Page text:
When about a hundred Arab Christians recently attended the small church at Ein Qiniye in the Israeli-occupied Golan Heights, it was a turnout not often seen there.
Few Christians remain on the Israeli-held part of the strategic plateau northeast of the Sea of Galilee, where Christians believe Jesus walked on water.
Only two isolated Christian families still live there, according to the families themselves and a researcher on the Golan Heights.
Their churches open only on rare occasions, such as for a recent solidarity visit by Arabs from the Israeli cities of Haifa and Nazareth.
Without such visits and the perseverance of the Adibs, the last Christian family left in the village of Ein Qiniye, the Maronite church perched on hills overlooking the Sea of Galilee would have faded into oblivion.
Israel seized 1,200 square kilometres (460 square miles) of the Golan from Syria in the Six-Day War of 1967 and later annexed it in a move never recognised by the international community.
Before that, says Assaf Adib, 57, about 600 Christians and 300 Druze lived in the village but with the outbreak of war most of the Christians fled westward to the disputed Shebaa Farms area along the Lebanon-Israel ceasefire line.
In Ein Qiniye today, he says there are 1,800 Druze -- an offshoot of Shiite Islam -- while the Christian population has shrunk to the 12 members of his family.
Some of his close relatives moved a short distance north to the Golan Druze town of Majdal Shams, Adib said.
"My father and my uncle followed the Druze families and went to take refuge in Majdal Shams."
They were allowed to return to Ein Qiniye with the Druze after the war but the other Christians were unable to get back home and were left in Syria or Lebanon.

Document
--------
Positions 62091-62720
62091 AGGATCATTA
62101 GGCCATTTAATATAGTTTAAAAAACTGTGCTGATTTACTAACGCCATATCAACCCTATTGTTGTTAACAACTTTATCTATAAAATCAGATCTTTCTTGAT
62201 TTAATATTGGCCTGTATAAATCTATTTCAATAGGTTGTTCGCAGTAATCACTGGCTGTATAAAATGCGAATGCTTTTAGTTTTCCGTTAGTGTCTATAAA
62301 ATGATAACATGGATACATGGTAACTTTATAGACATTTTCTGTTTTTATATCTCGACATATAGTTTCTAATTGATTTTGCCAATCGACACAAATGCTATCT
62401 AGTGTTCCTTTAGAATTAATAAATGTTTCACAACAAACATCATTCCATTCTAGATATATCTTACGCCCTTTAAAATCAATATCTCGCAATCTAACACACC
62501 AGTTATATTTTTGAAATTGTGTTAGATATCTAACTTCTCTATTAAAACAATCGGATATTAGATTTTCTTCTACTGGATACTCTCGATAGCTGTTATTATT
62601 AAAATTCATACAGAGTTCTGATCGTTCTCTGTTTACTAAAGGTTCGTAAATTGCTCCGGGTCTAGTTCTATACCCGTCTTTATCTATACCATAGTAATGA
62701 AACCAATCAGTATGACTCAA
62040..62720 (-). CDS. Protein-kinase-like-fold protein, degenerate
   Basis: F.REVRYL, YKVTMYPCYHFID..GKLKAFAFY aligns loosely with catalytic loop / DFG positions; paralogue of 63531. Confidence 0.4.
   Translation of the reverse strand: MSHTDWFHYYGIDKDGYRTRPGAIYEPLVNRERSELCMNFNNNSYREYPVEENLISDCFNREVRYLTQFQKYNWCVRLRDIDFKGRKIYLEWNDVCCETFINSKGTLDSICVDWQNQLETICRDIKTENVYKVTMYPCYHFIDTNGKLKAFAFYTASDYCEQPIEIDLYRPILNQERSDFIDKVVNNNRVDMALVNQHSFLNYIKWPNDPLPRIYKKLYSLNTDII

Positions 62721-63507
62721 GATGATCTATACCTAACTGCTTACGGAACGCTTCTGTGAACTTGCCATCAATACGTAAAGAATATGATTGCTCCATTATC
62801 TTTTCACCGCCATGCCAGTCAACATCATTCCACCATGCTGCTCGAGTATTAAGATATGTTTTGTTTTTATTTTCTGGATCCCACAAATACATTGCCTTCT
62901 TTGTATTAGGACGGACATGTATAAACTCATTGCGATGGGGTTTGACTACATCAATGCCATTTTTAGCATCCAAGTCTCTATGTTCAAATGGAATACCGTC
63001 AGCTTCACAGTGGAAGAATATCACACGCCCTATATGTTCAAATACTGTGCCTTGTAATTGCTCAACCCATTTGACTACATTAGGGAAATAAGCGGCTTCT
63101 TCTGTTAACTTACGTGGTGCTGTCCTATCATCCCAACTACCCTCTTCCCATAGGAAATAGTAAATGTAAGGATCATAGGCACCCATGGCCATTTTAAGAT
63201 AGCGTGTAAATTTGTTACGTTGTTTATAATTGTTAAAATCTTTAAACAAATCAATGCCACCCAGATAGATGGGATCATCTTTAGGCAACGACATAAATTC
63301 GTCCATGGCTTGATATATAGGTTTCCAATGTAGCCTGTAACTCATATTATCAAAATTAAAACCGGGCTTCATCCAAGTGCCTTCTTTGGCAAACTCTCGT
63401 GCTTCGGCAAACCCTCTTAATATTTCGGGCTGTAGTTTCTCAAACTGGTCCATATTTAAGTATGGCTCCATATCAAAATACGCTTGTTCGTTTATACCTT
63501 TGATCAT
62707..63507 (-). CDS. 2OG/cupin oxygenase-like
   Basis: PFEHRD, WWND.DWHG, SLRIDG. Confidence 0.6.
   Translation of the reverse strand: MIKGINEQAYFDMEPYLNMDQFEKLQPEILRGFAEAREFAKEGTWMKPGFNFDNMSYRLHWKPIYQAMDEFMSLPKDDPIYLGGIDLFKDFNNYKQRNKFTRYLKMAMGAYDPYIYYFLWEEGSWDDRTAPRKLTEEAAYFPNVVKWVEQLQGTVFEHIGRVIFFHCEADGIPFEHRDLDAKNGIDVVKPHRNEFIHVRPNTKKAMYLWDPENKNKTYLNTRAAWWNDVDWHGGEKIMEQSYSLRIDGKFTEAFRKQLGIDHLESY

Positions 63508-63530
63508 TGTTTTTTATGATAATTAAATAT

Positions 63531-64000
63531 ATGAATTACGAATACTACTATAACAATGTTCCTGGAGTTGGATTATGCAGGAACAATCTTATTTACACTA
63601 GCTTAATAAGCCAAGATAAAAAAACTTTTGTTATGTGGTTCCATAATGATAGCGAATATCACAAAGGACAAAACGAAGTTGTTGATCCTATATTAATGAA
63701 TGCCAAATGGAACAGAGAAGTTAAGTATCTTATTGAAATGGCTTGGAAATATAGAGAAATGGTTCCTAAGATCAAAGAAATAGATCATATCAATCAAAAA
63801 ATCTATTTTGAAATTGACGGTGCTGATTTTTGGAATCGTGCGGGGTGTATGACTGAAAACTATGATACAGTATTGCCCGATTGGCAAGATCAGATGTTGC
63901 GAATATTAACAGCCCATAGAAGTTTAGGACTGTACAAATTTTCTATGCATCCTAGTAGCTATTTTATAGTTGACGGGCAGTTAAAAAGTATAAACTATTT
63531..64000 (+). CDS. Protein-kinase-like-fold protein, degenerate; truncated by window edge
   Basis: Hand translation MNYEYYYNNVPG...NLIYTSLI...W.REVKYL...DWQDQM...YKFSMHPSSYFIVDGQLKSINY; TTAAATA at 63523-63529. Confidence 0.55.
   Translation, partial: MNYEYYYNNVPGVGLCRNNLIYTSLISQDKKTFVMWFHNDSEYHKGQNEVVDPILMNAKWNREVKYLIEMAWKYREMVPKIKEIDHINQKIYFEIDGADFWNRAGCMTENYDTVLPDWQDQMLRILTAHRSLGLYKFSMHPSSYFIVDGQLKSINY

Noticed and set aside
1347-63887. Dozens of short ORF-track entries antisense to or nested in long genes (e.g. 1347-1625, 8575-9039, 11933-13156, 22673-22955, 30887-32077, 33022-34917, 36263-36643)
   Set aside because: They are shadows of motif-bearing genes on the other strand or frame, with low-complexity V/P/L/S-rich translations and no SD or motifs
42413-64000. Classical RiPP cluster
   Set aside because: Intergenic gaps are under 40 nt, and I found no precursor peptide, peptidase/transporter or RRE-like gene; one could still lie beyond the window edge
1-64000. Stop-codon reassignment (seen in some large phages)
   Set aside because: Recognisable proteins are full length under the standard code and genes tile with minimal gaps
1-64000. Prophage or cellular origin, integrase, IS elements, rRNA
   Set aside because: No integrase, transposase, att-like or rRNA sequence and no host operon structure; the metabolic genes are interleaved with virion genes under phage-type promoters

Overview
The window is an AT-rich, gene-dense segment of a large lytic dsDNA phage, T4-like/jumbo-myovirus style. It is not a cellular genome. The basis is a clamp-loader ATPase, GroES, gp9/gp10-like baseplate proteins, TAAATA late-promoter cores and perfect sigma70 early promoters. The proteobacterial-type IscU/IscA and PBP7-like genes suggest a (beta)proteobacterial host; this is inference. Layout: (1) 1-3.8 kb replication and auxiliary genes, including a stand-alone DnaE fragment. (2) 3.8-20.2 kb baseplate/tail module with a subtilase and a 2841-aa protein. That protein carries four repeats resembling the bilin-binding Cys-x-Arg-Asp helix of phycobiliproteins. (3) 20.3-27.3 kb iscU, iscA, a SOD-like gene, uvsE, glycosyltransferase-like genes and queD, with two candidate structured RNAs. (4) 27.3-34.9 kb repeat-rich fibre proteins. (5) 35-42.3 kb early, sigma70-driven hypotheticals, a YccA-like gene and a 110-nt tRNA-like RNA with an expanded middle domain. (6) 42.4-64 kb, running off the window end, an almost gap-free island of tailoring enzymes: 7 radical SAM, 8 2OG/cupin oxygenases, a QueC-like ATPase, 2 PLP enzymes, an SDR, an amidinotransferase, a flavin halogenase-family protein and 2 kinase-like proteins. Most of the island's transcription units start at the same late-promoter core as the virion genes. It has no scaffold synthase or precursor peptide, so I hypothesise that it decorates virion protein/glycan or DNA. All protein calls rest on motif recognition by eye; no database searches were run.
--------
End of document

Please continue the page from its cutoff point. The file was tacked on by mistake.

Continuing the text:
Around 510 square kilometres of the Golan remain today under Syrian control.
Syria and Israel are still technically at war, although the border was largely quiet for decades until 2011, when the Syrian civil war broke out.
Suriya Samaane, 72, is a member of an Israeli Christian support group from the Galilee which makes occasional solidarity visits to keep the little hilltop church going.
"We come from Nazareth to support the Christian presence in Ein Qiniye," she told AFP outside the building after attending mass.
In Majdal Shams, Orthodox Christian Ibrahim Nasrallah, 80, recalls the time before the war, when "no one spoke of Christian, Muslim or Druze: we were all Arabs first and then Syrians," he told AFP. "Thirdly we were Christians."
"Before 1967 Christians left Majdal Shams to work in Quneitra," he said, referring to the nearby once-prosperous provincial capital in southern Syria now torn apart by the civil war there.
"The most educated went to Damascus," Nasrallah said, adding that two of his children have resettled inside Syria but he will remain where he is.
"Outside Majdal Shams I am like a fish out of water. I will not leave until I die."
Before the occupation, Christians accounted for 12 percent of the population of the Golan, which then had 340 villages and 150,000 inhabitants, according to researcher Salmane Fakhreddine.
Today, about 22,000 Syrian Druze live on the Israeli-controlled side of the Heights as well as 25,000 Israeli settlers who moved in after 1967.
In Majdal Shams, the only church is closed and has long since fallen into disrepair.
"When my father died the priest had to come to our house to perform the funeral mass," Nasrallah said.
He was then laid to rest in a cemetery shared by Druze and Christians among pine trees.
"In 1984 when we had my son Iyass baptised we got the Israeli authorities to open the Banias church," south of Majdal Shams, Nasrallah added.
Iyass worked in Haifa for a time but eventually moved to Germany.
Back home for a visit, he is convinced he made the right decision in leaving the region.
"There is no future for the Arabs," he said.